Noah’s Ark and California’s new surplus

June 1, 2013

 

If Noah’s Ark was built in California today Noah most likely would have failed to complete the vessel within the required timeline. State and local governments would have required all plans to be up to code. The ark would have been a non-conforming use, therefore Noah would most likely have been required to submit an application for a conditional use permit (CUP) and subjected to public hearings.

Even if Noah made it through the CUP hearings he would have massive building rules that would include requirements based on use and occupancy, Title 24 (Energy Calculations), ADA (Americans with Disabilities Act), and a wide range of other requirements related to fire, life and safety.

Most planning and building requirements are good and necessary for the safety and quality of depreciating improvements placed upon our lands in California and other states in the union. But it’s clear other states have better plans on how to administer and regulate fees and impacts affecting applicants wishing to build and set up shop. A smart opportunity should be realized by state and local government officials on how to streamline the process affecting our ability to grow in a sustainable way. Noah was reportedly 500 years old when he started the construction of the ark.

The ark took more than 120 years to build, which means Noah was 620 years old before the first animal walked on board. Noah lived to 950 years of age.

“So make yourself an ark of cypress wood; make rooms in it and coat it with pitch inside and out. This is how you are to build it: The ark is to be 300 cubits long, 50 cubits wide and 30 cubits high. Make a roof for it, leaving below the roof an opening one cubit high all around.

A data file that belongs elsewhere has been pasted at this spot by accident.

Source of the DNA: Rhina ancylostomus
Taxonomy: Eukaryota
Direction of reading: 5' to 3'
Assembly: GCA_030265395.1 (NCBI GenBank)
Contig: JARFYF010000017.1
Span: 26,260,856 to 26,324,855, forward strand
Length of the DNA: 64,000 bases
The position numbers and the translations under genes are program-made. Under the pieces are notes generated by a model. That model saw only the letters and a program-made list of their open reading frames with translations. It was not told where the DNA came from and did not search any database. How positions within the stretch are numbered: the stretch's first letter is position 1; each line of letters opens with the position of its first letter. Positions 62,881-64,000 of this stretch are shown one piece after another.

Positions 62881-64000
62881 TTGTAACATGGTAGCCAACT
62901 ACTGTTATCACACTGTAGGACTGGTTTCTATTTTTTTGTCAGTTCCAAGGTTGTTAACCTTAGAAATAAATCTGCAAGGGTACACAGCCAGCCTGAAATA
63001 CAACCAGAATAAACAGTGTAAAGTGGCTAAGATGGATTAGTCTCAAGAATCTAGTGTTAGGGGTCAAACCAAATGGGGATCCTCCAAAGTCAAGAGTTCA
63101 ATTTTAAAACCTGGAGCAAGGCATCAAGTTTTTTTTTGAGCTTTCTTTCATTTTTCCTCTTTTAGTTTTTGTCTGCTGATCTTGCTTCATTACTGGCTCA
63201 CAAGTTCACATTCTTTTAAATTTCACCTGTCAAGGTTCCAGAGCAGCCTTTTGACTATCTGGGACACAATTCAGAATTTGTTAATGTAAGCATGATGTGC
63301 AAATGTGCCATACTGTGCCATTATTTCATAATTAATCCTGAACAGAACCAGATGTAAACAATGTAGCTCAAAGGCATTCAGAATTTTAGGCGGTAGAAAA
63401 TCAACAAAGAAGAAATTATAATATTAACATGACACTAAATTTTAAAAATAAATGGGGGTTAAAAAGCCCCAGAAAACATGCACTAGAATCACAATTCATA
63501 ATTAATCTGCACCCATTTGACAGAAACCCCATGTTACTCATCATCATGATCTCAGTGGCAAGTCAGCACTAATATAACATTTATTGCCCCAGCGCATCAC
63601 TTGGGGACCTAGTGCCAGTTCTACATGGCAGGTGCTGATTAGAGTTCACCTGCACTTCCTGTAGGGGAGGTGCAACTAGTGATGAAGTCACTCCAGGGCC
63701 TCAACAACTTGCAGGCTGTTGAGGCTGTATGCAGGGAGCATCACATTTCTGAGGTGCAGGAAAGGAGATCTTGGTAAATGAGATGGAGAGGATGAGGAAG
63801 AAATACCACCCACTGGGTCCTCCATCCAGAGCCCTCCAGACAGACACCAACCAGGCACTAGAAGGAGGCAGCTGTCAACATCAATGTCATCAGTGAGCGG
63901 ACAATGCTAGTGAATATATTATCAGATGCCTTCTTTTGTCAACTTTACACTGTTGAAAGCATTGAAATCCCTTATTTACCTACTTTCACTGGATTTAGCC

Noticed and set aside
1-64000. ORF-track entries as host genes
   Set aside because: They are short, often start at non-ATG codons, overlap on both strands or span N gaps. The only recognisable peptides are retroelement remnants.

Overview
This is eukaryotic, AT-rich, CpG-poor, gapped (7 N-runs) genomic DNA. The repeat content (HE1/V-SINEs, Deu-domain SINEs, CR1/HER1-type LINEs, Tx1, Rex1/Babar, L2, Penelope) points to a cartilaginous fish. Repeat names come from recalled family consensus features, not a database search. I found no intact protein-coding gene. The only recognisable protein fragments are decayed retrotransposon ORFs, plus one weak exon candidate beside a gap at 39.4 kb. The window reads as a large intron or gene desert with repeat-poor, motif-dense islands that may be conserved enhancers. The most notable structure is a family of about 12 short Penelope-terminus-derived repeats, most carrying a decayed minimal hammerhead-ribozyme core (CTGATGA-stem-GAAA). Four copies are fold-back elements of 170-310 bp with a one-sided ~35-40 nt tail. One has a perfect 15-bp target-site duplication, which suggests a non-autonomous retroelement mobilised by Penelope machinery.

Put a door in the side of the arkand make lower, middle and upper decks.” Genesis 5:32-10:1.

This was it: God’s programing requirements for the ark.

Making California more efficient California’s good fortune of a substantial revenue surplus has sparked a big debate over what should be done with the reported $4.4 billion in surplus. Social programs and schools have realized large cuts as the California Legislature has struggled to rein in spending when the state was faced with a $60 billion deficit less than three years ago. As I have stated in a previous column, “regardless of how and from where revenue flows, without prudent self-control and fiscal responsibility we will not recover in a sustainable way into the future.”

It still isn’t clear if the state’s good fortune is a new-found result of economic recovery mixed with tax increases, or onetime capital gains based on federal policy.

Whichever way the revenue falls into the state’s coffers you can bet most folks in Sacramento will find ways to spend it. The best direction is to continue to find ways to make California more efficient; streamlining wasteful programs and finding ways to function more successfully with less government and policies that would allow more businesses willing to open shop in this state with stronger incentives to operate successfully. Growth will continue to be hampered by overreaching regulations and permitting processes that affect the business environment in California.

Departments such as Division of the State Architect (DSA) and the State Water Resource Board’s regulation and permitting of all required Storm Water Pollution Prevention Plan (SWPPP) at the state level should be abolished or retooled to reduce redundancies that impede efficiency and purpose at the local government level.

Buildings today are not designed or built to last 120 years before occupancy, with state design and regulatory requirements we experience today, it’s unlikely Noah would have completed the ark within his lifetime.

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